University of Memphis basketball coach John Calipari rekindled a longtime association with Ed Schilling, naming the former Wright State coach an assistant on the U of M staff in the summer of 2003.
In only his first season on staff, Schilling helped direct the Tiger program to an outstanding campaign in 2003-04. Memphis posted a 22-8 overall record and a 12-4 Conference USA mark, and won a share of the league regular-season title, the program's first conference championship since 1995-96. The Tigers also made a return trip to the NCAA Tournament and recorded a first-round victory over South Carolina. Memphis finished the year ranked No. 24 in the Associated Press poll.
Following the season, the good news continued for the Memphis Tiger program. The 2003-04 signing class was ranked best in the nation, and two Tigers - under the tutelage of Calipari and his coaching staff - were selected to participate in Team USA trials for the World Championships For Young Men in mid-July. Furthermore, in ESPN.com's summer poll for the 2004-05 season, Memphis is ranked No. 19.
Schilling was a member of Calipari's coaching staff at Massachusetts during the Minutemen's 1996 run to the NCAA Final Four and a 35-2 record. When Calipari was named the vice president of basketball operations and basketball coach with the New Jersey Nets, Schilling joined him as an assistant with the NBA team. Schilling's meteoric rise in the coaching profession was chronicled in Sports Illustrated as he became the only coach ever to advance from the high school coaching ranks to the Final Four and finally to the bench of an NBA team in a period of 310 days.
After one season with the Nets, Schilling returned to collegiate coaching as he was named the head coach at Wright State in 1997. At the time, he was the second youngest Division I head coach in the nation.
Over a six-year career at Wright State, the Raiders were 75-93. One of the biggest wins in Wright State history came Dec. 30, 1999, when during Schilling's third season the Raiders defeated then sixth-ranked Michigan State 53-49 in front of a near-capacity crowd in WSU's Nutter Center. Many basketball analysts referred to the win as the most significant upset of the decade. Michigan State would go on to capture the NCAA Championship that year.
The following year Wright State began the season with a 9-1 record, the best Division I start in school history. The Raiders posted an 18-11 record and an 8-6 mark in the Midwestern Collegiate Conference and advanced to the semifinals of the MCC Tournament. He was named the 2001 MCC Coach of the Year by collegeinsider.com.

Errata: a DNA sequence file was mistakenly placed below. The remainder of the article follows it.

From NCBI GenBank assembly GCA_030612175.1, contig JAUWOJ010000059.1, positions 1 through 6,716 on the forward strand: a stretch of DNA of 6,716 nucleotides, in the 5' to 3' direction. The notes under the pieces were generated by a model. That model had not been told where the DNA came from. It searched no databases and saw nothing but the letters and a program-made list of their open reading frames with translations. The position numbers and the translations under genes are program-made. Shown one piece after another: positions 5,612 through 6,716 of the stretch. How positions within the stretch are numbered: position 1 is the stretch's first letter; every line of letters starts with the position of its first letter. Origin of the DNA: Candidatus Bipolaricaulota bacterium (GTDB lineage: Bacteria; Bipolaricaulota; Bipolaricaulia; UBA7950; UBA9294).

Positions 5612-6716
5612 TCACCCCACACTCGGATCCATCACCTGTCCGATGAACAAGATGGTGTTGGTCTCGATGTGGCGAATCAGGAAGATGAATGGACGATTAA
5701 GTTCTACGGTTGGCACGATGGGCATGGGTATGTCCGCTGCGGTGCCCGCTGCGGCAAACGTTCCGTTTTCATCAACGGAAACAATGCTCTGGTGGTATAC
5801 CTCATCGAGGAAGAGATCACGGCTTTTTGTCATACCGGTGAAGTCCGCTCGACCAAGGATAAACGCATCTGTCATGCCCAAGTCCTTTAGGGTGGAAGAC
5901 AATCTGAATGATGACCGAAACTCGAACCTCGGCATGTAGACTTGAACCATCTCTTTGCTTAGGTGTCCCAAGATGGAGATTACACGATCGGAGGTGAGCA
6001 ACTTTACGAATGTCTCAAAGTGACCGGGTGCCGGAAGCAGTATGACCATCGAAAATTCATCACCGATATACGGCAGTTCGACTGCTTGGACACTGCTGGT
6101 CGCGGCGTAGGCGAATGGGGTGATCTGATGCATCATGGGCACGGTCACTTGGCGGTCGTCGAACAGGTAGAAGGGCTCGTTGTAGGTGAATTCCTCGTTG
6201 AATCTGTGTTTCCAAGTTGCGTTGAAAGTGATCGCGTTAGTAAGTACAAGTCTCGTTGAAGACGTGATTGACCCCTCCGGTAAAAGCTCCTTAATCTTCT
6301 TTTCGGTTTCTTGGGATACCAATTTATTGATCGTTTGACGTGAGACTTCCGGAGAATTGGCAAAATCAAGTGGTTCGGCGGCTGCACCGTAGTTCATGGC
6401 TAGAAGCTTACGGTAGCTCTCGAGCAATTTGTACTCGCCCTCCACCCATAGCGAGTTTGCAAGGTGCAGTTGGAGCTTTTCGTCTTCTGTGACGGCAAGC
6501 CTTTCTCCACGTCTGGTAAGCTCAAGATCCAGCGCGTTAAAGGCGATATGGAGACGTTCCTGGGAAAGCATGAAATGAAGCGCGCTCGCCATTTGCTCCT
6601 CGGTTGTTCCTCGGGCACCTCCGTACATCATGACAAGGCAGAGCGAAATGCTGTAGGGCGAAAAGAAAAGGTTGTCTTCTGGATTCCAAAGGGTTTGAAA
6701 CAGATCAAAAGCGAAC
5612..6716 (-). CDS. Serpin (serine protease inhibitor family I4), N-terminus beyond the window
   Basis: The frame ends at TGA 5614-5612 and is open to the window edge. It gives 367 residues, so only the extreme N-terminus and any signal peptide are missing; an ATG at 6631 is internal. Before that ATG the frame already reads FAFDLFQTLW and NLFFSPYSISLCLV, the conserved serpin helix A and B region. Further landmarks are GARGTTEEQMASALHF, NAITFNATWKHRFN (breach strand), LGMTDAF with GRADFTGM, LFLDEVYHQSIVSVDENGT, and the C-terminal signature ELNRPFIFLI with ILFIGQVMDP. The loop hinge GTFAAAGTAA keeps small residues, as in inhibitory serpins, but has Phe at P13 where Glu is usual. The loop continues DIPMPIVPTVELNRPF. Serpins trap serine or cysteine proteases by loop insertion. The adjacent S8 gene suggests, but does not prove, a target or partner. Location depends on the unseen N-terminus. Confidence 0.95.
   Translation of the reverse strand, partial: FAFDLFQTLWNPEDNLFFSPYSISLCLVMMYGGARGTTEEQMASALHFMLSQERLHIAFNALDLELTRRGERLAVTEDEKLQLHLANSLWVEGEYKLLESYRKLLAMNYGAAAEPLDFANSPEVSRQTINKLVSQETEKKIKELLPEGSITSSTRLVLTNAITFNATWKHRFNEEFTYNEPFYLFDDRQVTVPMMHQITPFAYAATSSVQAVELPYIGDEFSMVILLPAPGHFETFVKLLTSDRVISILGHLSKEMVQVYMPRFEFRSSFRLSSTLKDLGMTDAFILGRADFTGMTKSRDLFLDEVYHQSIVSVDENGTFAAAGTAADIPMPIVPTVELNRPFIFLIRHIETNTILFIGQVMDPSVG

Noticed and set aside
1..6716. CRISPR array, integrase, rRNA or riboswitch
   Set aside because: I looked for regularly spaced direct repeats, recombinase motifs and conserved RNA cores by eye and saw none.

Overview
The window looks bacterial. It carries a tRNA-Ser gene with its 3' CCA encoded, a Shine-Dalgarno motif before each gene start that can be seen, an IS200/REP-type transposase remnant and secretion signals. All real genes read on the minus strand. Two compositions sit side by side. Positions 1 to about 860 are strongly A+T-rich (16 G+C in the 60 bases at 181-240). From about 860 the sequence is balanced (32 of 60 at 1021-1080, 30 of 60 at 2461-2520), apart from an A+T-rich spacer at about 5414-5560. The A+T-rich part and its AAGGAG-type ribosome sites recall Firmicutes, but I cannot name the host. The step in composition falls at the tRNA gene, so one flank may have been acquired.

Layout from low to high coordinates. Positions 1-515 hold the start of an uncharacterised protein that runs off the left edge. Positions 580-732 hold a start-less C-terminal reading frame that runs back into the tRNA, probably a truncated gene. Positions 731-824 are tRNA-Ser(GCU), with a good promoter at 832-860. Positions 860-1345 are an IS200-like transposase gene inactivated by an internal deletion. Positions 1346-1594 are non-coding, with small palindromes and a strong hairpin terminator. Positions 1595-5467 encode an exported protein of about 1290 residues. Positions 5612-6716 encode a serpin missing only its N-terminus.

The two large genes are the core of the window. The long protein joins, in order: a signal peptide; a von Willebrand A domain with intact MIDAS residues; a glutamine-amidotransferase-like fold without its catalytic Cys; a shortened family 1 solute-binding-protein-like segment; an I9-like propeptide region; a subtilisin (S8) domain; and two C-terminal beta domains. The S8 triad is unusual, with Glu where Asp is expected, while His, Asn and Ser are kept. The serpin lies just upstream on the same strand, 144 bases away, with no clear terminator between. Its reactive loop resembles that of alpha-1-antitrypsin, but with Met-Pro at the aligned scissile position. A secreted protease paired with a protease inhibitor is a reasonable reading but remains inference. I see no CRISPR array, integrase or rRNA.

In 2002, Wright State knocked off 20th-ranked Butler on the road in Hinkle Fieldhouse, 90-87 in double overtime. The Raiders finished that season with a 17-11 mark. WSU was 10-18 in 2002-03.
As a collegian, Schilling was a four-year starting point guard at Miami (Ohio). He was a two-time team captain and, along with Ron Harper, helped lead the school to a pair of NCAA Tournaments. The three-time academic all-conference selection is still the single-game assist record holder in the Mid-American Conference and holds single game, season and career assists records at Miami.
Soon after graduating from Miami in 1988, Schilling was named the head coach at Western Boone High School in Thorntown, Ind. He led Western Boone to a school record for most wins in a season during the 1990-91 campaign, and after three seasons, was named the head coach at Logansport (Indiana) High School.
In arguably the most competitive prep conference in the nation, Logansport's basketball program improved each of Schilling's four seasons. In his final two seasons, Schilling's teams won back-to-back sectional championships while compiling the most wins at Logansport in more than 20 years.
In addition to the experience Schilling quickly gained as a young high school coach, he also spent his summers learning more about the game at the famed Five-Star Basketball Camp in Pennsylvania. Schilling's relationship with Five-Star Basketball Camp began as a camper while in high school. He continued his association with the camp as a college counselor during his playing days at Miami University. And after graduating from Miami and beginning his coaching career, he was a station master and head resident coach at Five-Star. He was inducted into the Five-Star Basketball Camp Hall of Fame in 2002.
Schilling is also the co-author of two books -- Guard Play, which was co-authored with Steve Alford, and Five Star Basketball, which was written with Howard Garfinkel. He has also created several teaching videotapes, including Playing the Point and Combination Defenses.